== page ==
22 & 23 Vict. c. 35, or administrator making any payment or doing any act

Executor making bona fide under any power of attorney shall be liable by payments under reason that the person who gave the power of attorney not to be liable , was then dead, or had done some act to avoid the power death of

giving without the knowledge of the trustee, executor, or power. administrator.

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power of attorney

party such

(!) Shoman v. Allen, 1 Man. & Gr. 96, note (). But where after a yerdict for the defendant, he died, and then the plaintiff obtained a rule for a new trial calling on the “ legal representatires of the defendant or their attorneys," to show cause, and it was served on the latter ; it was held that cause might be shown by counsel instructed by the attorneys acting for the executors named in the will, though they

had not proved it; and the court distinguished Shoman 0. Allen, on the ground that in that case there was no person who could be served with the rule ; in the present case there was : Thomas v. Dunn, 1 C. B. 139.

(m) Shoman v. Allen, 1 M. & Gr. 96, n. (C).

(n) Palmer v. Reiffenstein, 1 Mann. & Gr. 94.

| Abatement- American statutes. In fornia (Code C. P. S 385), Connecticut most of the United States an action (1888 G. S. SS 1005, 1015), Dakota (1887 does not abate by the death of a party C. L. § 4878), Delaware (1874 R. C. c. if the cause of action survive, but it 105, § 1), Florida (1892 R. S. § 990), may be continued by or against his Idaho (1887 R. S. & 4108), Ninois (1891 representatives. This is so, in Cali- R. S. c. 1, § 10), Indiana (1888 R. S. &

271), Maryland (1888 P. G. L. Art. 16, § 1, Art. 75, § 24), Michigan (1882 An. Stats. $ Minnesota (1891 G. S. § 5727), Missouri (1889 R. S. Ss 2196, 2195), Montana (1887 C. S. p. 63, 8 22), Nebraska (1893 C. S. c. 96, § 45, c. 23, § 228), Nevada (1885 G. S. § 3038), Nero Jersey (1877 Rev. 1), New York (Code C. P. & 755), North Carolina (1883 Code, S 188), Oregon (1892 An. Laws, $$ 38, 39), Pennsylvania (1883 Purd. Dig. p. 53, SS 10, 11, p. 528, S 104, p. 531, § 118), Tennessee (1884 Code, $ 3559), Texas (1888 R. S. Art. 1246), Vermont (1880 R. L. S 732), Virginia (1887 Code, & 3306), Washington (1891 An. Stats. $ 147), Wisconsin (1889 An. Stats. $ 2803). No actions abate except libel, malicious prosecution, and nuisance, in Kansas (1889 G. S. S 2866), Ohio (1890 R. S. SS 5144, 5145). No actions for tort abate, in Georgia (1882 Code, $$ 2967, 3438). No real actions abate, in Maine (1883 R. S. c. 104, § 16), Wisconsin (1889 An. Stats. § 2806) ; nor actions in ejectment, in Mississippi (1892 An. C. $ 1654), Pennsylvania (1883 Purd. Dig. p. 531, S 116). Where a party to any action dies, the court may appoint a special administrator to continue the suit, in Arkansas (1884 Dig. Stats. $ 5232), New Hampshire (1891 P. S. c. 191, SS 14, 16), New Jersey (1877 Rev. p. 3, Ss 1, 6), Nero York (Code C. P. SS 757, 764). And see p. *433, American note. On motion of the opposing party an administrator or executor may be substituted, in Maine (1883 R. S. c. 82, § 36). But no judgment against decedent can be revived against personal representatives except by suit on the judgment, in Alabama (1886 Code, $ 2633). For the particular provisions of the above statutes and other practice acts reference must be had to the statutes themselves, which are all local in their character.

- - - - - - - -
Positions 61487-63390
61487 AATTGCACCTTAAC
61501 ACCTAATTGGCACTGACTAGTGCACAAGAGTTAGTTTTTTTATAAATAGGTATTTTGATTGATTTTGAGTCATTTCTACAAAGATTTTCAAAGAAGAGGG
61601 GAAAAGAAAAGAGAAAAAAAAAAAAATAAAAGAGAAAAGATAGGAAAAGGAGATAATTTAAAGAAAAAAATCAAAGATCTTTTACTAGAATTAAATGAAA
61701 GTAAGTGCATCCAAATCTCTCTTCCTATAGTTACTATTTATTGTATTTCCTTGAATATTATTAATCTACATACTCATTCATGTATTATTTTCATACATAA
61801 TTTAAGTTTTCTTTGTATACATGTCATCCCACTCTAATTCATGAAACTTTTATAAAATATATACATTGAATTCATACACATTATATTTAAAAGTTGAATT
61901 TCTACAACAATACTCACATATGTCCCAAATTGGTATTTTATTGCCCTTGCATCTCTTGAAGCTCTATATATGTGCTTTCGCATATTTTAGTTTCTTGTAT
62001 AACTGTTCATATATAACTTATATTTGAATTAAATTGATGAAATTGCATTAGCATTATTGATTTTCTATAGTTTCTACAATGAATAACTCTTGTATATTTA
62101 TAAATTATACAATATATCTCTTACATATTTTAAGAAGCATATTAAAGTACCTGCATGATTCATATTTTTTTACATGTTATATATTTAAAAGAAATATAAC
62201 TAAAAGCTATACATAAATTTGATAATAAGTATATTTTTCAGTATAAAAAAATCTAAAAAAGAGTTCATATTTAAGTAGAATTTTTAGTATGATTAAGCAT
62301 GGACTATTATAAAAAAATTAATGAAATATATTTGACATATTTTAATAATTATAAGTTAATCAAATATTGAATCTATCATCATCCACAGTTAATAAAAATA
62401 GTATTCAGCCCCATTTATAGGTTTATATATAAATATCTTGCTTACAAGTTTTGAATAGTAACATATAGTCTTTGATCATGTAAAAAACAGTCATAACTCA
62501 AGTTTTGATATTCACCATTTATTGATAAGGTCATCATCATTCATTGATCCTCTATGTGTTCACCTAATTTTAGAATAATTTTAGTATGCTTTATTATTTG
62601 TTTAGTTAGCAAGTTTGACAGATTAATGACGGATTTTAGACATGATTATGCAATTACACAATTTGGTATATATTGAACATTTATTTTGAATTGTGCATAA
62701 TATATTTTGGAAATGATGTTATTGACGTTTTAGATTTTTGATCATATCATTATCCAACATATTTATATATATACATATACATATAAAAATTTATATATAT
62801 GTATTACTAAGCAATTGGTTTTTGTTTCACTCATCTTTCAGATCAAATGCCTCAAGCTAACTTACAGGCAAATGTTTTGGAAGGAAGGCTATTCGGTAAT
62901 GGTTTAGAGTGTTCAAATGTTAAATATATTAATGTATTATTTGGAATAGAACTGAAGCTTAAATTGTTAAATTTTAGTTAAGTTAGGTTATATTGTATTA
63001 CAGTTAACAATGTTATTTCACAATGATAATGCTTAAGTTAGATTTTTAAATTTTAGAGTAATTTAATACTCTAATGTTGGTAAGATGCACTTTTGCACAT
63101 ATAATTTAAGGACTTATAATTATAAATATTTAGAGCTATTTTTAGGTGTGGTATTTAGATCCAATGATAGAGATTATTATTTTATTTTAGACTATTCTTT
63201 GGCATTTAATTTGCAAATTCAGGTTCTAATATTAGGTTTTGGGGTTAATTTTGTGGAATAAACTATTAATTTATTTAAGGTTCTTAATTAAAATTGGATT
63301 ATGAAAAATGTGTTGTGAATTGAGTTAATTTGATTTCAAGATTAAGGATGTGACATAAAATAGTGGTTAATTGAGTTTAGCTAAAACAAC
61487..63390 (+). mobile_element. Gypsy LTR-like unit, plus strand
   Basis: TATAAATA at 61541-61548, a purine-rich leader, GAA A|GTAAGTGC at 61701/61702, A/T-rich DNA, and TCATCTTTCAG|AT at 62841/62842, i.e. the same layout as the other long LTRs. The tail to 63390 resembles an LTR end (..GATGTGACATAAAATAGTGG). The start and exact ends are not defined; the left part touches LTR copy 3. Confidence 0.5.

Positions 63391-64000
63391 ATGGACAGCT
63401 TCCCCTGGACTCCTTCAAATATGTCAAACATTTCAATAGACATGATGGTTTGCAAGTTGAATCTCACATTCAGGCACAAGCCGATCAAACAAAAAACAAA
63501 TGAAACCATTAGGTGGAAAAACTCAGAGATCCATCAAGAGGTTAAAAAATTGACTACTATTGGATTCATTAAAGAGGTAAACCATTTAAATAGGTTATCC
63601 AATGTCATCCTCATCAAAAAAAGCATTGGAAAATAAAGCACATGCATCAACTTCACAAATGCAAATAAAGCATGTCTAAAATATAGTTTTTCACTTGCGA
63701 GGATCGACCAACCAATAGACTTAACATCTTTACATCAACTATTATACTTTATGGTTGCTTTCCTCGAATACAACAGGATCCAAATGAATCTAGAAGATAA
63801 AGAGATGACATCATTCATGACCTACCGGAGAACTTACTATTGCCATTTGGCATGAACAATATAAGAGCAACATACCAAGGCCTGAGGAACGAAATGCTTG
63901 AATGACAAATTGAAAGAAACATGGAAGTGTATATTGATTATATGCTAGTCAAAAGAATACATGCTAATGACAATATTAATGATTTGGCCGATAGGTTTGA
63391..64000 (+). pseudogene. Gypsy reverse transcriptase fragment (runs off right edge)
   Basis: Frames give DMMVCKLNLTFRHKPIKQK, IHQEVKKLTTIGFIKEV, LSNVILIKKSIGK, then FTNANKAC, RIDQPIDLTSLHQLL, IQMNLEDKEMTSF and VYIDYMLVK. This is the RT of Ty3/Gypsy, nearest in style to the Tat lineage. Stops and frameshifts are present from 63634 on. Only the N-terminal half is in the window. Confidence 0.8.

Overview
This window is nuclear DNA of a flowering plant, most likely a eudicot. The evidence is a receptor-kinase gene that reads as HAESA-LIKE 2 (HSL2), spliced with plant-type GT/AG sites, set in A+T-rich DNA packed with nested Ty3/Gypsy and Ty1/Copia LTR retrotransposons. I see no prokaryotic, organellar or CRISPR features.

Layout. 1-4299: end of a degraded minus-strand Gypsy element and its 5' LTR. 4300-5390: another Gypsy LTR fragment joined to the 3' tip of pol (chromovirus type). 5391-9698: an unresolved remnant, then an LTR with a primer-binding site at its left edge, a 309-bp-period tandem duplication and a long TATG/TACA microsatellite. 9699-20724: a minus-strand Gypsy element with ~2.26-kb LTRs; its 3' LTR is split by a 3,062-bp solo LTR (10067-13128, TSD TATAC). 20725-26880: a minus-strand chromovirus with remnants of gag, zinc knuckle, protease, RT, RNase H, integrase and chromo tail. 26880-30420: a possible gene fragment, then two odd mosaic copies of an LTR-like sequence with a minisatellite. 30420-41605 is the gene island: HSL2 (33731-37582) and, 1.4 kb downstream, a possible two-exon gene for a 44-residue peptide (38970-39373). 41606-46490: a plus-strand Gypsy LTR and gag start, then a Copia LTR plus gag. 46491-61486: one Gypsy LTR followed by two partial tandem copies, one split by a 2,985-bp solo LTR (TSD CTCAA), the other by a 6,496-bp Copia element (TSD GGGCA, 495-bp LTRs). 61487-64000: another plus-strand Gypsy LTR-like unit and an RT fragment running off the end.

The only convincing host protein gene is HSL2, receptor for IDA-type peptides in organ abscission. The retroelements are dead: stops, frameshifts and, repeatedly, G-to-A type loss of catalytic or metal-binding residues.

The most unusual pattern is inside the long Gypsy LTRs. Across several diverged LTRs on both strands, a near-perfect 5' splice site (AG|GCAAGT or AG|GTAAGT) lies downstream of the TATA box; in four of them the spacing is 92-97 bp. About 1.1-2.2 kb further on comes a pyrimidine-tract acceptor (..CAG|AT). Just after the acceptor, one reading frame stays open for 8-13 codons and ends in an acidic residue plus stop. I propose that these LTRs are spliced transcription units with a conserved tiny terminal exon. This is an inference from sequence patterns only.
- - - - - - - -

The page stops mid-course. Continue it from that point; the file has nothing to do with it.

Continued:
Abatement-suits for personal injury. At common law an action in tort to

recover damages resulting from personal injuries received by a passenger through the negligence of a common carrier abates on the death of the party and cannot be revived by his personal representative. Jacksonville &c. Co. . Chappell, 22 Fla. 616. So, the statutory action given to the representatives of a decedent whose death was caused by the negligence of another abates upon the death of the wrongdoer and an action cannot be maintained against his representative. Hegerich 0. Keddie, 99 N. Y. 258 ; Russell v. Sunbury, 37 0. St. 372. In Illinois, when a plaintiff pending an action brought by him to recover for a personal injury resulting from negligence dies from some other cause than such injury, the action will survive and may be prosecuted in the name of his administrator, Chicago &c. Railroad v. O'Connor, 119 Ill. 586 ; Holton v. Daly, 106 Ill. 131 ; but not where the injury complained of causes his death. Id. In Connecticut, however, an action for injuries to the person survives to the administrator, whether the injuries result in death or not. Murphy r. New York &c. Railroad, 29 Conn. 496. And in North Carolina, an action by a passenger against a railroad company for damages to her person does not ab: